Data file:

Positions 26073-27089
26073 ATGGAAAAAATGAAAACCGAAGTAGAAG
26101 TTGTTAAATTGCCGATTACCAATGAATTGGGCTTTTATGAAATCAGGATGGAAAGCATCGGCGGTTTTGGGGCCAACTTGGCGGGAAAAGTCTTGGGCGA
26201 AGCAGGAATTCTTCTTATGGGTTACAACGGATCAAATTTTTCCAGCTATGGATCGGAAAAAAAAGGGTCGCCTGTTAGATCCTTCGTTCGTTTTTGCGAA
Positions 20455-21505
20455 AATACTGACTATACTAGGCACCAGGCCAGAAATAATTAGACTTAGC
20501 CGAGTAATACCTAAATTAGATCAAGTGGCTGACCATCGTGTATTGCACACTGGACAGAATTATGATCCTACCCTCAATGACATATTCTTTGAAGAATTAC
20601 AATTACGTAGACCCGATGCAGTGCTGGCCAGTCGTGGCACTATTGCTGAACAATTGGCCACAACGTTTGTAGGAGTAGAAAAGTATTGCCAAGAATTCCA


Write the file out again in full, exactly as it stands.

Positions 26073-27089
26073 ATGGAAAAAATGAAAACCGAAGTAGAAG
26101 TTGTTAAATTGCCGATTACCAATGAATTGGGCTTTTATGAAATCAGGATGGAAAGCATCGGCGGTTTTGGGGCCAACTTGGCGGGAAAAGTCTTGGGCGA
26201 AGCAGGAATTCTTCTTATGGGTTACAACGGATCAAATTTTTCCAGCTATGGATCGGAAAAAAAAGGGTCGCCTGTTAGATCCTTCGTTCGTTTTTGCGAA
Positions 20455-21505
20455 AATACTGACTATACTAGGCACCAGGCCAGAAATAATTAGACTTAGC
20501 CGAGTAATACCTAAATTAGATCAAGTGGCTGACCATCGTGTATTGCACACTGGACAGAATTATGATCCTACCCTCAATGACATATTCTTTGAAGAATTAC
20601 AATTACGTAGACCCGATGCAGTGCTGGCCAGTCGTGGCACTATTGCTGAACAATTGGCCACAACGTTTGTAGGAGTAGAAAAGTATTGCCAAGAATTCCA